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There is no denying victims’ and families’ pain in heinous cases of rape and murder. Can India’s juvenile justice also create a safer society, even as it seeks to assuage victims’ and their families’ grief?
Editor’s Note: Recently, Women’s Web ran a thoughtfully written post on why letting the juvenile accused in the ‘Nirbhaya’ gang rape case was an assault on peace. This is an equally thoughtful post, albeit with a different point of view. Do read and share your thoughts.
Each time I see an empty looking charter bus with tinted windows speeding on the roads, I shudder and mentally note the number plates, colour, make of the bus, or anything I can process in the few seconds of fear and helplessness. After that, I feel utmost revulsion and hatred for the men that committed a crime whose perversity the word heinous cannot fully describe.
It is infuriating how millions of women are subjected to violence and attrocities everyday in my country and elsewhere. I can understand why Asha Devi’s daughter would have died wishing death on her assailants. I wouldn’t have wanted any different.
Perhaps two of the most striking human qualities are our ability to feel another’s grief as if it were our own, and our instinctive desire to seek vengeance on their behalf. That is why, post the December 2012 gang-rape, scores of people swarmed the street across the country, demanding justice.
Apart from better policing, better law enforcement through fast track courts, and stricter laws, there has been a strong call for retribution against the offenders. In light of the juvenile rapist being released after three years of confinement to a remand home, the calls for severe punishment have become louder.
The freshly passed amendments to the Juvenile Justice bill are rooted in the right of victims to redressal. For a crime that shocked the conscience of a nation, it is only understandable that the public opinion sway in favour of administration of retributive justice, which states that the offender deserves to be penalised for the harm they have inflicted.
In its early form, justice was administered by retaliating in equal measure against the offender, as an eye-for-an-eye. As society evolved, we weaned away from barbaric modes of retaliation, and structured our laws so that punishment is prescribed in proportion to the gravity of the crime. Many countries including India have slowly adopted more forward-looking reformatory and preventive models that seek to bring about fundamental changes in offenders and re-assimilate them into society, reducing crime rates gradually.
With an increase in crime rates despite, political discourse is moving towards strengthening retribution over strengthening reforms. It is worth examining this recent development in thought in detail.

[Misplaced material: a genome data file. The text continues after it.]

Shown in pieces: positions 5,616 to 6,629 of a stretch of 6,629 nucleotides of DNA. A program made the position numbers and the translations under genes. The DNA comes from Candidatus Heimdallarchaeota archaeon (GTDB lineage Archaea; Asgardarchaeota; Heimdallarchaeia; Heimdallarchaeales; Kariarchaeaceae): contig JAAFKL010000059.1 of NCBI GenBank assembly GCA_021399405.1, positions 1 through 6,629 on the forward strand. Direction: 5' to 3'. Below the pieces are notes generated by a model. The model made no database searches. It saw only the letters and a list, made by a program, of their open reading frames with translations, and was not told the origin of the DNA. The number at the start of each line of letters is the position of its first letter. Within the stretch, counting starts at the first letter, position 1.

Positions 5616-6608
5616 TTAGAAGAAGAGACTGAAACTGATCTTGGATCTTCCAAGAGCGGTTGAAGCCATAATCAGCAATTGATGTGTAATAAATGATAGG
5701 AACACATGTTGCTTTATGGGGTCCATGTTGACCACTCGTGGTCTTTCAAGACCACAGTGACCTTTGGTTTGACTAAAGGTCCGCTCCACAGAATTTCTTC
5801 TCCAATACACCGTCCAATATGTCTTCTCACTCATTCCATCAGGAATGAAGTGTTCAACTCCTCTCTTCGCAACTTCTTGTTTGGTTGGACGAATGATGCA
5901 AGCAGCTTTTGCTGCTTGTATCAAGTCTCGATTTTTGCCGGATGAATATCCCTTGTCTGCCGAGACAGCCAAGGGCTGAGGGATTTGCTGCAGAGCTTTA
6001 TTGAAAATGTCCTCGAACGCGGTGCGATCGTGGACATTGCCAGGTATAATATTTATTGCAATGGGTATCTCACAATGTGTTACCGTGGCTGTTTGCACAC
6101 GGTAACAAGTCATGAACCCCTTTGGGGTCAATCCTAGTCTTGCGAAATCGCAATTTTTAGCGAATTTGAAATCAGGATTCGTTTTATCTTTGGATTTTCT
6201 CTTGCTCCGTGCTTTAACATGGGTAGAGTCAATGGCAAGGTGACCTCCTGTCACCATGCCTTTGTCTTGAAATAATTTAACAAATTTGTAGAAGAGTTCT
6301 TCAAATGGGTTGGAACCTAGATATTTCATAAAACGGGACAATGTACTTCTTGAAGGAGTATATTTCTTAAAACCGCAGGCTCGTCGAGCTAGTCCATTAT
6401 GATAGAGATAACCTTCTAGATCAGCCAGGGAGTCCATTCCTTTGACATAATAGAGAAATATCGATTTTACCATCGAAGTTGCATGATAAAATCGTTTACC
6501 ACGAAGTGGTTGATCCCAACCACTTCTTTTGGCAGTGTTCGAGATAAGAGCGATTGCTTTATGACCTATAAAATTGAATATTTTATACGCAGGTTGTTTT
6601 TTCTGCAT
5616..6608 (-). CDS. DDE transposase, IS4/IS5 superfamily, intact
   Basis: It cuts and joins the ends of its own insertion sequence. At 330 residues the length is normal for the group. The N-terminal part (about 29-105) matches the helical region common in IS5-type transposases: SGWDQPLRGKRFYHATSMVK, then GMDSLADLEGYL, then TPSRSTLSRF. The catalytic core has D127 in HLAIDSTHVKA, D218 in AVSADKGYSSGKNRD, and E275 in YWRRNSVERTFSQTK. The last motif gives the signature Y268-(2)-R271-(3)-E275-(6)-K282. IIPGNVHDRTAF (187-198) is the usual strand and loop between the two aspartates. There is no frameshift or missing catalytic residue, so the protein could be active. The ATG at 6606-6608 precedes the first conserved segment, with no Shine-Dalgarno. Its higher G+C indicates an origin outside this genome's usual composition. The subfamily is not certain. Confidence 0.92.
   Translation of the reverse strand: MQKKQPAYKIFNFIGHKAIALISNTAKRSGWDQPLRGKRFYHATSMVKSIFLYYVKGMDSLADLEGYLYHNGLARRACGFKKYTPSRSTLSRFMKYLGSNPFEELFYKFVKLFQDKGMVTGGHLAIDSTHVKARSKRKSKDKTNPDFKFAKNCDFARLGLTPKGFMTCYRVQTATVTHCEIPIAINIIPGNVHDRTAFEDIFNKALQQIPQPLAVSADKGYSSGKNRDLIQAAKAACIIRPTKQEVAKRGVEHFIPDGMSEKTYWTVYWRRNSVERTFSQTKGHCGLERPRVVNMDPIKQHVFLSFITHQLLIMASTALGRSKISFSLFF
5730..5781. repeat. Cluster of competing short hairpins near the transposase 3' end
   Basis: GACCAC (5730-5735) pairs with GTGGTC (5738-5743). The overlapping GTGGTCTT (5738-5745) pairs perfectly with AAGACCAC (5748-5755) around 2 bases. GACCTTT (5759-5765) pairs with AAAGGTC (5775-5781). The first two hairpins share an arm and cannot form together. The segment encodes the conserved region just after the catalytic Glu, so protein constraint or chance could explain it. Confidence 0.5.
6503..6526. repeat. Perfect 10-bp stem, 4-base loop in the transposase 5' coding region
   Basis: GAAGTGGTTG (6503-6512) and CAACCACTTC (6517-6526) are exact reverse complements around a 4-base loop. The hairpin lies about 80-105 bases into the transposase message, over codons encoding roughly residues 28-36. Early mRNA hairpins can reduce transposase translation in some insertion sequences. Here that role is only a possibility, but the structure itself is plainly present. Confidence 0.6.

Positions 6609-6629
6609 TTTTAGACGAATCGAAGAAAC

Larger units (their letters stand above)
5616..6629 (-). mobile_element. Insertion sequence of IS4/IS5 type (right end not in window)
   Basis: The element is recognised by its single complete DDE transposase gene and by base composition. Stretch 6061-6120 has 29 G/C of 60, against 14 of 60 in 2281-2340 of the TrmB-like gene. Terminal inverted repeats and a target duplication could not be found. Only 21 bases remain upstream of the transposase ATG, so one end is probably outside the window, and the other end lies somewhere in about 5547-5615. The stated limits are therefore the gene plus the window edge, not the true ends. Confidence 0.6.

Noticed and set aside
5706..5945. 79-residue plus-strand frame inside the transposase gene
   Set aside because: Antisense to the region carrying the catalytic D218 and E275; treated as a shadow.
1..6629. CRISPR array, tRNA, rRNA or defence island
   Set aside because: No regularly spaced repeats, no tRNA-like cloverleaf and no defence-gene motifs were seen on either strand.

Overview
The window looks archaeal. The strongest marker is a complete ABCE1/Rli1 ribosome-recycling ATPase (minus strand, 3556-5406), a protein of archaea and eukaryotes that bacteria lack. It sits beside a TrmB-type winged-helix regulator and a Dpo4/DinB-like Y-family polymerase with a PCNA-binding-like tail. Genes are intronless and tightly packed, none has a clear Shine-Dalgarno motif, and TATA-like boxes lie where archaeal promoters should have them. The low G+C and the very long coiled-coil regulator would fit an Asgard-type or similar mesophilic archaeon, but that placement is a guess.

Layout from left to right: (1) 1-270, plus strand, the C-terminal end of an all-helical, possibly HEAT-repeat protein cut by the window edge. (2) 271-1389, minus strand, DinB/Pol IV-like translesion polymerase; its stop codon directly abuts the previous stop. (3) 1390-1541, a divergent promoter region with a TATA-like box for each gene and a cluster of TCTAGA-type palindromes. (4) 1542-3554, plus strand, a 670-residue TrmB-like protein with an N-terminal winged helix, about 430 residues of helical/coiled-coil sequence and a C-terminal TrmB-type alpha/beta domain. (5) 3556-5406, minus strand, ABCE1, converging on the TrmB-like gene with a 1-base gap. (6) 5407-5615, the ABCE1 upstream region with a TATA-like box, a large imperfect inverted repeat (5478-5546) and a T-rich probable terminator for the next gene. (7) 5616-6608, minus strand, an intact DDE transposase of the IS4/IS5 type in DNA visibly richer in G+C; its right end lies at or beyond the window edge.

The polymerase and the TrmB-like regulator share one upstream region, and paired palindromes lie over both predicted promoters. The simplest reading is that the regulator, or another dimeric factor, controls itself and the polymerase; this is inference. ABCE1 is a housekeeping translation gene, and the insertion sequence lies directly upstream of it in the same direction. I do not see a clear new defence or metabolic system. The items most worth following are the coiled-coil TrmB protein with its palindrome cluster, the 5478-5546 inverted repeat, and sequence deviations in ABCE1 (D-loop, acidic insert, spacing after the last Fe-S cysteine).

When a heinous crime is committed, the victim’s loss is irreversible, and the sense of grief for those affected only compounds with time, together with a feeling of guilt and helplessness. What then is justice for such a crime, if it were to be retributive in its core spirit? Retribution is but a temporary sense of feeling even, and in the sense that a crime cannot be undone, no punishment can recompense the victims in sufficient measure.
Perhaps one can argue that, in a democracy, the harm done to society must be assuaged in ways that the current emotional makeup of people demands. Yet, must justice and law confine themselves to being reflective of the current ethos of its people, or should they strive to achieve a better society?
Justice involves both fairness to society in terms of isolating harmful elements, and fairness to the offenders by investing in reforming them to re-assimilate and contribute positively to society. It is in this spirit, that the Juvenile Justice Act of 2000 was passed, to prevent juvenile delinquency and help provide reformative care and assistance to convicted children and adolescents.
Juveniles account for about 1.2% of reported crimes today, and 66% of such juveniles are between the age of 16 to 18. Many argue for lowering the age bar to 16 to be treated as an adult quoting this statistic. This statistic, however, should not be surprising. If we are willing to grant that the share of adult criminals will be much larger than the share of juvenile criminals, we shouldn’t consider it alarming that the older amongst the juveniles are more likely to commit crimes.
When a law lowers the age bar to be treated as an adult, it must be supported with sufficient scientific evidence that juveniles are as advanced in their stages of development as adults. While it may be true for most juveniles in the physical and sexual sense, most psychiatrists disagree that cognitive development is complete. Can a juvenile comprehend the gravity of the crime he has committed? Science suggests most don’t, yet can we be sure about all of them?
If a particular juvenile is believed to have behaved as an adult while allegedly committing a crime, would a committee of judges and psychiatrists acting on that individual before his trial begins, be able to tell his mental state before, during, and after the crime accurately enough? There are grey areas here, and it isn’t clear how a committee can resolve matters that years of research leaves unanswered. If anything, introduction of such pre-trial practices can delay the administration of justice, thereby taking away the deterrent quality : after all, it is the fear of being caught and tried immediately, over the fear of being hanged, that keeps crime rates in check.